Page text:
A Rose Fest! On June 26th, the West Side of Bethlehem will celebrate the 90th anniversary of the historic Bethlehem Rose Garden, situated in the Rose Garden Park. Thanks to a Lehigh County grant, the garden is currently being restored and reimagined for the 21st century.
A unique architectural landscape site dating from 1931, the garden was purposely planted in the shape of an oval with eight central rectangles enclosed in four quadrants. Straight lines of Sycamore tree were planted on the surrounding avenues, celebrating the George Washington bicentennial at the same time. Although a local project, the garden was in fact part of the larger City Beautiful movement that was sweeping early twentieth century urban America when parks like Philadelphia’s Longwood Gardens and the Ben Franklin Parkway were being developed. Faced with the economic uncertainty of the Great Depression, social chaos and disease, city dwellers were seeking safe spaces and fresh air. Hence the rise of suburbs, like Bethlehem’s West Side.
The structural harmony of the geometric layout of the Rose Garden mirrored the quest for security and order that was motivating suburban West Side development and its new residents. Eugene Grace, President of Bethlehem Steel and esteemed West-Side transplant, wrote to US President Theodore Roosevelt that Bethlehem was ethically a Square-Deal town. Driven by marketing from Bethlehem Steel, the hometown industry, workers moved out of the dirty, over-crowded downtown “hole”, and shifted up to the healthy Mount Airy section of West Bethlehem. There, workers found American Four-Square homes and a public recreational space in the shape of a perfect oval. The local newspaper heralded the Rose Garden as a “mecca” where visitors –in the thousands—were “enthusiastic about the magnificence of the layout”.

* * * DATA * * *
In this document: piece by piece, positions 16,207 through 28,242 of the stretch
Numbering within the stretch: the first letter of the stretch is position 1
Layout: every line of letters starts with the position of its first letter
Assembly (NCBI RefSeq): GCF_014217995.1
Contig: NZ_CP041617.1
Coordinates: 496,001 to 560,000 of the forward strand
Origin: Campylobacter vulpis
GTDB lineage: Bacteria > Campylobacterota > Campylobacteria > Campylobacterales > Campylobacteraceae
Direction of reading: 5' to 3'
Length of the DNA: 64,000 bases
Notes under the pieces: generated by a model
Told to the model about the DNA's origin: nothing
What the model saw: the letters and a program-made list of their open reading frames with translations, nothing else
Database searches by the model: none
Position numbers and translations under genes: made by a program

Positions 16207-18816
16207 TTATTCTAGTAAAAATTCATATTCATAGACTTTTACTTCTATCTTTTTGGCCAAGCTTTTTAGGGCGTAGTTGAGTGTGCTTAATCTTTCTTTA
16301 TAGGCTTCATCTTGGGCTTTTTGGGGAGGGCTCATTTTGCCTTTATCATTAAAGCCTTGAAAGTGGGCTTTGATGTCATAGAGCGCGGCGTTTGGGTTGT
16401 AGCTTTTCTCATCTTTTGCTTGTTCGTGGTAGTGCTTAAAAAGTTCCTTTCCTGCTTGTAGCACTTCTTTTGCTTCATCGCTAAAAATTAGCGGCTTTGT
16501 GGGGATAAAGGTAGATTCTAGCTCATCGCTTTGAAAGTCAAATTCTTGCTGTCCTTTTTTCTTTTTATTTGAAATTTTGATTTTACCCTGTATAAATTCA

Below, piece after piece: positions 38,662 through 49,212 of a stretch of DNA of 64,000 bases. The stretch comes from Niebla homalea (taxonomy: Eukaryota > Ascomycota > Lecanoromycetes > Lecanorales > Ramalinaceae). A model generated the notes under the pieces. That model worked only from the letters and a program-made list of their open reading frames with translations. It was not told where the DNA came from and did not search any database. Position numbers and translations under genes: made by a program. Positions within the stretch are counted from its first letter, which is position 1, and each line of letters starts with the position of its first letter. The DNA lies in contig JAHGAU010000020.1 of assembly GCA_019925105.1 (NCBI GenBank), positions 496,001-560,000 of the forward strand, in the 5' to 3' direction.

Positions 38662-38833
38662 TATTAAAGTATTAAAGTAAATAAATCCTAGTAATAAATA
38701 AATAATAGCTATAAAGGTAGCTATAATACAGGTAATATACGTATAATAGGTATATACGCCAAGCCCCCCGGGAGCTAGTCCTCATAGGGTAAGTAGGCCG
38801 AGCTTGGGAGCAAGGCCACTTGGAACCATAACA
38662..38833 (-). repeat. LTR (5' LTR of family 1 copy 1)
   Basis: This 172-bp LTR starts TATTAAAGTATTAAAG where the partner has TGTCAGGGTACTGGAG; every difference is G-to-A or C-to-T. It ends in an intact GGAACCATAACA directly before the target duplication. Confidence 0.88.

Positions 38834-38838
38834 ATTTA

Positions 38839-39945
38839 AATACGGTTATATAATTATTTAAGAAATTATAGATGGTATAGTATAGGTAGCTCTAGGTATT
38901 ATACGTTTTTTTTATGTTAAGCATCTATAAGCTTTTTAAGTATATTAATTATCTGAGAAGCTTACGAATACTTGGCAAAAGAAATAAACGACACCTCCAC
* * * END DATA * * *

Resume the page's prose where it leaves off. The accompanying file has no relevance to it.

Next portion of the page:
Undeniably, the Rose Garden was the floral pillar of the new suburban development. True to City Beautiful philosophy, Bethlehem notables, like Councilman Ario Wear, believed that design could not be separated from social issues; it should encourage civic pride and engagement (1). The oval Rose Garden was intended to provide visual structure and order in troubled times and the garden plantings reinforced this geometric design; roses and perennials were color-coded: yellow in the center, then white, pink and red bands.
In the newly renovated garden that will open this coming June 26, visitors will find roses that harken back to the garden’s early days. There will be twelve 1930 President Herbert Hoover roses. Drifts of Caldwell Pinks are planned for the center quadrants. The Caldwell Pink, an old rose originally from the 1800’s, has been recultivated and classified as an earth-kind rose, i.e., heat tolerant, disease resistant, minimal up-keep, low water needs. We celebrate the 90th anniversary of the garden, all while reimagining it with more sustainable plantings (hybrids, new cultivars, native species) for the next 90 years.
It would be remiss not to note that the rapid rise of suburban Bethlehem and the subsequent creation of the Rose Garden Park were made possible by the automobile. One newspaper described “A continual parade of vehicles and pedestrians that (sic) can be seen traversing the well-paved roads to the garden during the twilight hour of the weekday evenings” as well as on weekends. In fact, no fewer than nine car dealerships and two filling stations sprung up along the West Broad Street corridor. These included Miller Motors (1921) at 3rd Avenue, selling Buicks and the Ideal Motor Company at 1104 Broad which sold Chandler cars made in Allentown. The Victor Motor Car (1919) building still stands at 1140 Broad. As part of the June 26th, 2021 Rose Fest, America on Wheels will be displaying cars from the 30’s.
- This article was first published in the 2021Spring-Summer edition of the City of Bethlehem newsletter.